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Small employers' uncertainty about what Obamacare means to them may end up benefiting a major web-based health insurance broker.
GoHealth — which until now has focused on selling individual market insurance plans online — is making a foray into the employer-based health coverage market, a move spurred by several years of fielding questions about companies confused by Obamacare.
A key part of that new strategy is GoHealth's recent purchase of Connected Benefits, a provider of employee benefits management software and solutions for group health insurance, the type of coverage that people get through their jobs.
GoHealth CEO Clint Jones said that the acquisition will be followed this coming open-enrollment season by GoHealth offering employers a way to accurately compare what it would cost to provide health insurance coverage to their workers versus having them enroll in individual market plans.
GoHealth also will offer companies the option of signing up their employees in group coverage, or provide a place they can direct their workers to so that they can sign up for individual plans.
"It gives us access to a market that's probably three times the size of our individual market," said Jones about the strategy, which will be focused on small employers, typically with less than 50 workers. "And it gives us access to an underserved market."
During the last open enrollment season, Jones said, about 700,000 people ended up going through GoHealth's platform. That number included people who bought individual market insurance plans for themselves, and people who signed up on health exchanges that use GoHealth's technology.
GoHealth's business to date has been helped by implementation of the Affordable Care Act, which in 2014 required most people to have some form of health coverage or be subject to a tax penalty. That so-called individual mandate led to big increases in the number of people who purchased health plans from either from government-run exchanges, or places such as GoHealth, other web brokers, traditional brokers and insurance companies themselves.
The ACA also required large employers to offer affordable health coverage to workers or pay a potentially hefty fine. That "employer mandate," which was delayed by a year, finally went into effect for employers with 100 or more full-time workers in 2015, and 50 or more workers as of this year.
The delay in the mandate, as well as other aspects of Obamacare, created confusion.
"Over the last couple of years, especially during open enrollment, we had a lot of employers calling in to buy health insurance," Jones said, "We told everyone we couldn't help them," he said, noting that GoHealth didn't offer group plans at the time.
But, "quite honestly, we realized that employers didn't know what the law really meant for them," Jones said. "There's a big education gap."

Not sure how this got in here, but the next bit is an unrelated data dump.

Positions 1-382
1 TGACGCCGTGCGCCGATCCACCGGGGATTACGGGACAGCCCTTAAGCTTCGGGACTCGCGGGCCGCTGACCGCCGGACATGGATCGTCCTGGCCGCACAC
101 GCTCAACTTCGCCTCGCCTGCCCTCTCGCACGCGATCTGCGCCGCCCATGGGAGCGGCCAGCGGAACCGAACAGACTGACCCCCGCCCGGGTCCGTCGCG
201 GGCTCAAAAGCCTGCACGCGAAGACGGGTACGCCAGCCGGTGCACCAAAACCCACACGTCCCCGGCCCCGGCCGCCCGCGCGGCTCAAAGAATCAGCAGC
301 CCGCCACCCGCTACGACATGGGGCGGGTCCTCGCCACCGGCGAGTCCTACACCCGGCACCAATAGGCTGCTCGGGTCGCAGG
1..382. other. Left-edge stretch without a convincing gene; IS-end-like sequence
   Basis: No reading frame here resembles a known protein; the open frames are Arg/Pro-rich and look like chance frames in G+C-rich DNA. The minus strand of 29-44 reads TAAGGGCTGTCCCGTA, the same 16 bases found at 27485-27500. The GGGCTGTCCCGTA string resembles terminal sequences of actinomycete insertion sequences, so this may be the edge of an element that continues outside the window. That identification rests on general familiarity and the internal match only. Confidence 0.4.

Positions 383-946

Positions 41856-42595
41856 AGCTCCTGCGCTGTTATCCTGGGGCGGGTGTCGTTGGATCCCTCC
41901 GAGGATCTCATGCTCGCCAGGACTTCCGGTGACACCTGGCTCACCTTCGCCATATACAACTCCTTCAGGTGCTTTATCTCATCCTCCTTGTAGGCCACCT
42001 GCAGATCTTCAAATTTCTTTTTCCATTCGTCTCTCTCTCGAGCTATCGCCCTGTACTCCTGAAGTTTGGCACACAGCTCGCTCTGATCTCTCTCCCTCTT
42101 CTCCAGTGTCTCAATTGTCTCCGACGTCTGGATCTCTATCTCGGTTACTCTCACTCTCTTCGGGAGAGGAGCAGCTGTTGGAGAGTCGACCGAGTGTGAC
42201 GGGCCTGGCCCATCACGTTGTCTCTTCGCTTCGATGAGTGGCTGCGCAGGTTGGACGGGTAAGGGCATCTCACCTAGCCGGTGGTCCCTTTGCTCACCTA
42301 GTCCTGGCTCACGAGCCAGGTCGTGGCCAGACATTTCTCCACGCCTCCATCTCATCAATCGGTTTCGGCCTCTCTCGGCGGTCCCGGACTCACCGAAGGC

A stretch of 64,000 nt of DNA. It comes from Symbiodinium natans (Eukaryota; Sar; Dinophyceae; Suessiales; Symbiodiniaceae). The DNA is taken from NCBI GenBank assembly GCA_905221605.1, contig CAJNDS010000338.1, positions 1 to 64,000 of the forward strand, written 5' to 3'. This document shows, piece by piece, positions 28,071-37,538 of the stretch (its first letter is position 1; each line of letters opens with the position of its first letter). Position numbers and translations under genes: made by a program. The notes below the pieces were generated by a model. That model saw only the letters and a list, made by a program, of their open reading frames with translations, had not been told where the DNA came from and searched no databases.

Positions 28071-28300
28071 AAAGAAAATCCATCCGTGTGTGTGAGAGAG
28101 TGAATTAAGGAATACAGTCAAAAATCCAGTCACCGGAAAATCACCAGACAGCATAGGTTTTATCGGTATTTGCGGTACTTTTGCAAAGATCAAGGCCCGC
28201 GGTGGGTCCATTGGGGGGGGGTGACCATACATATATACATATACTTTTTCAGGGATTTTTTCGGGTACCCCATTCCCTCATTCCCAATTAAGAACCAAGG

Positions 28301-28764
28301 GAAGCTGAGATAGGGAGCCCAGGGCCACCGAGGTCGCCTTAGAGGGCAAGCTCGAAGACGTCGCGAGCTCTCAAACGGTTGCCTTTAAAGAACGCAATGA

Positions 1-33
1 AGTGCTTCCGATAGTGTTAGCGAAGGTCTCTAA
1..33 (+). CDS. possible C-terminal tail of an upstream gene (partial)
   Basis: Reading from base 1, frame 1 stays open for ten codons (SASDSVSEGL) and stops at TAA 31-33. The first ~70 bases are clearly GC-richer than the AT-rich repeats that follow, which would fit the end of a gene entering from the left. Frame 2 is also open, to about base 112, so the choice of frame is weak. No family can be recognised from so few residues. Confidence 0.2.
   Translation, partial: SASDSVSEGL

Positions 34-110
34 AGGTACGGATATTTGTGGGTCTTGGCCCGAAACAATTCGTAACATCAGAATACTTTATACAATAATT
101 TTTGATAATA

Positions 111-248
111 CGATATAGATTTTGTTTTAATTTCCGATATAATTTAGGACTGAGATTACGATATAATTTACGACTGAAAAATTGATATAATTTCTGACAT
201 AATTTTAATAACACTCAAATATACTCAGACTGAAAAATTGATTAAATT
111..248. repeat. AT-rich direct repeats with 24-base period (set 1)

Employers were asking for help buying health insurance because they believed, mistakenly in most cases, that Obamacare required them to offer coverage to their workers, Jones said. The law's employer mandate only applies to larger employers. Those with 49 or fewer workers, who traditionally have offered health coverage to workers at a lower rate, have no such responsibility under the law.
Jones said the companies calling GoHealth had, on average, "probably 15" workers.
The calls also revealed, to GoHealth, that "they're all very interested in what benefits they can provide to employees, and what they can afford to provide employees."
The employers' questions about the law, and interest in possibly offering benefits, led GoHealth to look into "how we can give them a tool to make their lives easier."
"What we want to do is provide a solution... with a point and a click," Jones said. "We can show them easily what it would cost them if they bought group health plans," as well as what their workers' share of the costs would be.
At the same time, the tool will show employers what their workers might end up paying if they bought individual plans. Because Obamacare offers tax credits, or subsidies, to lower the premiums that low- and middle-income people pay when they buy plans from government-run exchanges. In some cases workers would actually spend less on getting coverage through those marketplaces than they would if their employer offered group coverage.
While the tool is clearly geared toward helping GoHealth drum up business for its new small-group plan offerings, Jones acknowledged that "a lot of employers believe that group health insurance is still too cost-prohibitive." But at the same time, he said, small companies often want to offer their workers some kind of benefits.
"Those can be dental, vision, short-term disability plans. And it doesn't cost the employer that much," he said. GoHealth's tool will help employers figure out exactly how much it would cost.
GoHealth's tool will also be available to insurance brokers, who could partner with GoHealth or might pay a usage fee for the tool, Jones said.
"In the sub-50 [employee] market, there's not a lot of technology that would help the brokers," he said.
A spokesman for one of GoHealth's competitors in the web-based insurance business, GetInsured, said, "While we do not have any plans to offer group coverage in the near term, we are always exploring opportunities that will benefit the business as well as our employer partners."
Another competitor, eHealth, goes offer group plans via its web platform.
Scott Flanders, CEO of eHealth, said that the purchase of Connected Benefits "is a brilliant acquisition on the part of GoHealth."
"They've identified an underserved part of the small group market and come up with what we think is a very smart way to provide value," Flanders said.